Logo of Phnom Penh Post newspaper Phnom Penh Post - Chinese firm to continue road project despite breach

Chinese firm to continue road project despite breach

Chinese firm to continue road project despite breach

THE Ministry of Public Works and Transport (MPWT) will allow a Chinese construction

company to continue building an Asian Development Bank (ADB) funded road in Kratie

province despite the fact the company has breached its contract.

The China-Jilin International Economic and Technical Corporation (JIC) signed a contract

with the MPWT September 2000 to build an 83-kilometer long section of road, number

7E, linking Snuol with Kratie town. The $11 million cost was loaned to the government

by the ADB.

Earlier this year, however, JIC sub-contracted the construction of 65 kilometers

of the road to a South Korean firm, East Toyo Construction (ETC) without the knowledge

of the ministry. That was a breach of contract, agreed the bank and the ministry.

"[JIC] should not subcontract the project without asking permission from the

Cambodian government," said Anthony Jude, deputy head for the ADB.

The problems emerged when lawyers for ETC contacted the media December informing

them ETC had ceased work after discovering differences between the agreed specifications

that the road was contracted to be built to.

The court prosecutor in Kratie, Penh Vibol, said he knew of three different sets

of specifications, but had no idea which was the correct one.

He has issued a warrant to withhold the passport of the president of JIC on suspicion

of document falsification and breach of contract. Vibol said JIC president Cao Min

Hong would face a jail term from five to 15 years if convicted.

However, the MPWT said its investigation found no evidence JIC had deliberately faked

the specifications. Chhin Kong Hean, director-general of the MPWT, said his ministry

had decided therefore that it would not stop JIC continuing with the project.

"My minister has found nothing wrong with the technical problems," said

Kong Hean after a two day visit to the site with Minister Khy Taing Lim December

16. "We know JIC very well, so we will not stop the company from working."

ETC's attorney said the company would sue JIC for $1 million in compensation for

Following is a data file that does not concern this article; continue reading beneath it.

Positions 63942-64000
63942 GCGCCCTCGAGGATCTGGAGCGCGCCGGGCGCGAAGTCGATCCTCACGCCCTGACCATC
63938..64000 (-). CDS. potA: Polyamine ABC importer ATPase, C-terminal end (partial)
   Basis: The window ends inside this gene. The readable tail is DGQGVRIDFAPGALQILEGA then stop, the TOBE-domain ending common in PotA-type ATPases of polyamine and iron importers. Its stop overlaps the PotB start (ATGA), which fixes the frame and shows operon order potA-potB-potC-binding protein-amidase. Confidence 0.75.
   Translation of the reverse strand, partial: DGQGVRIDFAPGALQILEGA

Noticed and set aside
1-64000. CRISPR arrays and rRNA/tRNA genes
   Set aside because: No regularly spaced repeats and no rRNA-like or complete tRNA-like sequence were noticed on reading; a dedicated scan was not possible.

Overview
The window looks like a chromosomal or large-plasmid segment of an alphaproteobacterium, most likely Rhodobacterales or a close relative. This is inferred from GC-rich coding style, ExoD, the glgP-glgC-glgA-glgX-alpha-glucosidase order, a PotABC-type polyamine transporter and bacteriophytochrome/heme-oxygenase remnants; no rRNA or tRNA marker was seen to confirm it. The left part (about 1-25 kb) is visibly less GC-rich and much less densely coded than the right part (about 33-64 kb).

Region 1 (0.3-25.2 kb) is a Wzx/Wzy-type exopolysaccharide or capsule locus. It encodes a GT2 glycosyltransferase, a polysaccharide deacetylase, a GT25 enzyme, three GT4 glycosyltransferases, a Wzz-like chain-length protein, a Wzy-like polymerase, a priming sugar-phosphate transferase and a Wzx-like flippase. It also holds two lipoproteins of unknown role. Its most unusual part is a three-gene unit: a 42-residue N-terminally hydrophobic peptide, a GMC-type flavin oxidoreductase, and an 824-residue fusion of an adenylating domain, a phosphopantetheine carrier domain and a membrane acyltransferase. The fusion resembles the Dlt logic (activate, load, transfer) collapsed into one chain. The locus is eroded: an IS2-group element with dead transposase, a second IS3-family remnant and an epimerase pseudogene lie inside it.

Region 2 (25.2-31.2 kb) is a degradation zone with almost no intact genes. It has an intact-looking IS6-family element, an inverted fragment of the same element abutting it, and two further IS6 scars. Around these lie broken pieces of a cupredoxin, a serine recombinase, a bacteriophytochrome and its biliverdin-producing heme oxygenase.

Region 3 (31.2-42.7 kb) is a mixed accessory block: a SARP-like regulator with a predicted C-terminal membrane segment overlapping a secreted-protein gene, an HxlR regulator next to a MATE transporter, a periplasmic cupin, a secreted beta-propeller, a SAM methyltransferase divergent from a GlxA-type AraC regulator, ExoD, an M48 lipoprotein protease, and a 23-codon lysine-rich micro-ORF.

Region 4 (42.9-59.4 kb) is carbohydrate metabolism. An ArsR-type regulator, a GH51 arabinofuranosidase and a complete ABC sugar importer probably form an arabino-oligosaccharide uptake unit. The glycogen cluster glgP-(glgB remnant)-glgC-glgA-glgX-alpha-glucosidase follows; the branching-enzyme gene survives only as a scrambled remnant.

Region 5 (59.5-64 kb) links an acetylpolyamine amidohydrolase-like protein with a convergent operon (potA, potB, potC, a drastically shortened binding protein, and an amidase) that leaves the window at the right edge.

labor costs, transport and rental of construction equipment.

While the dispute between the two companies continues in court, the ADB said it was

the ministry's problem. Jude said the dispute had nothing to do with the ADB. he

said the bank would conduct an internal investigation into the matter.

"[The government] is the employer," Jude said. "It borrowed the money,

and it is responsible to make sure the money is used properly."

Chea Vannath, president of the Center for Social Development, said all parties, including

the ADB, shared responsibility.

"This is irresponsible," said Vannath. "I think the responsibility

lies with everyone, because the project needs monitoring and evaluation. To ensure

transparency and accountability, the ADB should monitor the project appropriately,

and MPWT should take legal action [against JIC]."

Vannath said corruption was common in road construction and said that when problems

occurred the parties involved regularly blamed each other.

SRP MP Son Chhay, who was sacked September as chairman of the National Assembly's

public works commission, requested the ADB and World Bank introduce a strict policy

to monitor projects rather than allowing the government to do so alone.

Chhay said that in 1999 he wrote a complaint letter to the ADB and World Bank - they

fund most road construction in Cambodia - regarding the fact that all loans

are granted directly to the government, rather than going through National Assembly

debate as required by the Constitution. He got no response.

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